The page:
Murder Most Fair is the 5th Verity Kent mystery by Anna Lee Huber. Released 31st Aug 2021 by Kensington, it's 384 pages and is available in library bound hardcover, paperback, audio, and ebook formats. It's worth noting that the ebook format has a handy interactive table of contents as well as interactive links and references throughout. I've really become enamored of ebooks with interactive formats lately. For Kindle Unlimited subscribers, this book (and the others in the series) are currently included in the KU subscription library to borrow and read for free.
This is a sophisticated romance / mystery set in the very early interwar period in England with espionage and drama and short forays into mainland Europe. The series protagonist is a part time spy who, along with her husband and occasionally the home office, chase down murderers and powerful bad guys including powerful government officials who are supposedly on the same side. In between, they sip cocktails, dance, and try to maintain a work - life balance.
There is less international intrigue and more family and interpersonal relationship exploration in this installment, as Verity's German Aunt Ilsa comes into her life again in England and for safety reasons, Verity and husband Sidney return to Verity's family estate with their entire entourage after a long estrangement. Mystery and intrigue follow the couple no matter where they are and they're soon on the trail of skullduggery and an overarching multi-book political mystery with international implications.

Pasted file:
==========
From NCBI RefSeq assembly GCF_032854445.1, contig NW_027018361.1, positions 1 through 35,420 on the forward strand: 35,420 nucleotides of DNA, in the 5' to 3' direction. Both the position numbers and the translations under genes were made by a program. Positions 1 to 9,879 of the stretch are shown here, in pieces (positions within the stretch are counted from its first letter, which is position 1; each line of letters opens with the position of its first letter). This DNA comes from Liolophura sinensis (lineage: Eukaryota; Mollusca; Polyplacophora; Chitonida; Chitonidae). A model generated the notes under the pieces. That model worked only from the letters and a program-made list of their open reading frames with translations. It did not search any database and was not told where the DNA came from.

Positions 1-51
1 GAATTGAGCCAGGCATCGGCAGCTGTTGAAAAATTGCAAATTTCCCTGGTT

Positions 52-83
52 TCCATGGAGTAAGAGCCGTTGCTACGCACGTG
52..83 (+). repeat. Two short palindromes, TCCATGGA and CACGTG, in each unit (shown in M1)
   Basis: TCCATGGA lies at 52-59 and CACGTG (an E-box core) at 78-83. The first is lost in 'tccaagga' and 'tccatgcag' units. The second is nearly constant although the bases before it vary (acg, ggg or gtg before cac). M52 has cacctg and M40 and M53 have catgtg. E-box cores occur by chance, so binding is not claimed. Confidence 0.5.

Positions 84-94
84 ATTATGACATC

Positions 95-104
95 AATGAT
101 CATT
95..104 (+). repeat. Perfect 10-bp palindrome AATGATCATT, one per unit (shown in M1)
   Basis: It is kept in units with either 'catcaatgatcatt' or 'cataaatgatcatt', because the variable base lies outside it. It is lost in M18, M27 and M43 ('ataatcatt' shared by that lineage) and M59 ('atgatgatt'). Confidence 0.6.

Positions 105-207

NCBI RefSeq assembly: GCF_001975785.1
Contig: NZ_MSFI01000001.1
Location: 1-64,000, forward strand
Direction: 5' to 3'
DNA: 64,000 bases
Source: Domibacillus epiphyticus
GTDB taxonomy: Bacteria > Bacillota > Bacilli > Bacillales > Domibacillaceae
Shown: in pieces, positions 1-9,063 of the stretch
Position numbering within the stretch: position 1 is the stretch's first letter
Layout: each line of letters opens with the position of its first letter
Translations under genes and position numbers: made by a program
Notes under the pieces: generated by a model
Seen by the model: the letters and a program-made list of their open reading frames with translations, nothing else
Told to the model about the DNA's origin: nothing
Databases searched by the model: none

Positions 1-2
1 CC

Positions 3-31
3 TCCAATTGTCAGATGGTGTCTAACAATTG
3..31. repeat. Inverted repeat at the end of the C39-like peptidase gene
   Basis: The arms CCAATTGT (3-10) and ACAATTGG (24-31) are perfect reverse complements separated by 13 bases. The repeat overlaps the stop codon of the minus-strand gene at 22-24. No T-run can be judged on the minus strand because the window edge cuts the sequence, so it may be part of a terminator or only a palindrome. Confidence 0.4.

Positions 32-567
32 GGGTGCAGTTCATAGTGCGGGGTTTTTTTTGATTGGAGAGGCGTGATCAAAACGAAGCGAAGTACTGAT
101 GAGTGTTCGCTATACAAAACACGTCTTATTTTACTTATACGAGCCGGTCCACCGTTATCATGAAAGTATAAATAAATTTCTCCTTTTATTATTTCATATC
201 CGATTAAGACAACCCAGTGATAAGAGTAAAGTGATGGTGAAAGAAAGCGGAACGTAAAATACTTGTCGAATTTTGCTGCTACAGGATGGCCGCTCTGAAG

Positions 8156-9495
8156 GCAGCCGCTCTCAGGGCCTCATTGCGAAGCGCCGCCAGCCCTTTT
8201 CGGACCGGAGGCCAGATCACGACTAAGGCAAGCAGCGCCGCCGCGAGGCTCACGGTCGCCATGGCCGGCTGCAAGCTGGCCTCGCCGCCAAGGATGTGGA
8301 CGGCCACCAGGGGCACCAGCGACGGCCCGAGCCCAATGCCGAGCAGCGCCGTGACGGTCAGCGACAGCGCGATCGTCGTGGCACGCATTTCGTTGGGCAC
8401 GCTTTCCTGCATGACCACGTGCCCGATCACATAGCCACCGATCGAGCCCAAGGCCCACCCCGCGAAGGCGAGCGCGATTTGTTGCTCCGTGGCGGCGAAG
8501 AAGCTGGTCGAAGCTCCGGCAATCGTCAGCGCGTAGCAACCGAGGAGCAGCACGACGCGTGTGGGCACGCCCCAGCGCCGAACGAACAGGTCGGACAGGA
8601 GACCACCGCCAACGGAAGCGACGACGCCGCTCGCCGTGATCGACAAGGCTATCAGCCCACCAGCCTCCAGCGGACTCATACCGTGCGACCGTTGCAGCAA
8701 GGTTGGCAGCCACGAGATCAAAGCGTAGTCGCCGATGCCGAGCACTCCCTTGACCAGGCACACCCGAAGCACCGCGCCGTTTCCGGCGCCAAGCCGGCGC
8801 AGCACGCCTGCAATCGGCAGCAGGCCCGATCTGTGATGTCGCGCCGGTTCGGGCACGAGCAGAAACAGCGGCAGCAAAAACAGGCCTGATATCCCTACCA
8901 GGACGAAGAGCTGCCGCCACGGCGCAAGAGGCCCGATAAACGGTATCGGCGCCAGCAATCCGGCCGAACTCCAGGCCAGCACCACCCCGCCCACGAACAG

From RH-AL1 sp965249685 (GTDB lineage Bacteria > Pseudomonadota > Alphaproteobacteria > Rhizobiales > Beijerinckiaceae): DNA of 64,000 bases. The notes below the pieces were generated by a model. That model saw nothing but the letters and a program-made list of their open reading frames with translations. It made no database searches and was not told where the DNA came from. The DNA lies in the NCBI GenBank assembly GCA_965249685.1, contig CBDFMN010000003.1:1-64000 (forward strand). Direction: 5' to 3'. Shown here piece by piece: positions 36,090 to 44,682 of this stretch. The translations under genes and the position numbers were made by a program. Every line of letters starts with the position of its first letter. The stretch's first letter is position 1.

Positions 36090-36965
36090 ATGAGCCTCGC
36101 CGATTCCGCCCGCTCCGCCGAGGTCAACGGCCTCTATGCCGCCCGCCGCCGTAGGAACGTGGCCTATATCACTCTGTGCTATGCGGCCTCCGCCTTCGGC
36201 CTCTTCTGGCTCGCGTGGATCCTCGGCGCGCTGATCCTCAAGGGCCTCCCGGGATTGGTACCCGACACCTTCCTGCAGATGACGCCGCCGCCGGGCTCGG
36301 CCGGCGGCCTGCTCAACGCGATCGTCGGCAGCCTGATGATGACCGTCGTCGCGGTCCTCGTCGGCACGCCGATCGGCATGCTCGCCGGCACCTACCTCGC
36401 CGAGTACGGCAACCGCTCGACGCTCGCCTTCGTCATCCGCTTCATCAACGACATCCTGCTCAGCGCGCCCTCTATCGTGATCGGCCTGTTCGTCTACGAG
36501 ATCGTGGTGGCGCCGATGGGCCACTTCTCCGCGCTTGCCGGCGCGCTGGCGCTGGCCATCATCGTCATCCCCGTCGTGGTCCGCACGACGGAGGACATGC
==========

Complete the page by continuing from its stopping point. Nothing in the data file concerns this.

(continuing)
The mystery is self contained, but this is a series book with spoilers for earlier installments in the series if read out of order. There are now 6 books available, so it's a good candidate for a binge read. The language is slightly anachronistic with shades of "drawing room stage plays" of the time. It's full of period cocktails and flannel pants and indoor cigarette smoking and casual sexism. The author does have quite a lot of facility with the fashions and mores of the time and place, and I can only imagine the prodigious amount of background research which goes into writing these books.
The unabridged audiobook has a run time of 11 hours and 47 minutes and is narrated by Heather Wilds. I found her voice almost unbearably plummy, very much like a modern rendition of a period drawing-room stage production of The Importance of Being Earnest. She does, however, do a wonderful job of various other accents, such as German and Afrikaaner South African and characters of a broad range of ages and both sexes. I admittedly stopped wincing over her accent for Verity about a third of the way through the read.
Four stars for both the print and audiobook versions. Definitely one for interwar British historical mystery readers who enjoy romance and political intrigue. The language is clean and there's light implied consensual physical contact (between married people) as well as references to past relations.
Disclosure: I received an ARC at no cost from the author/publisher for review purposes.
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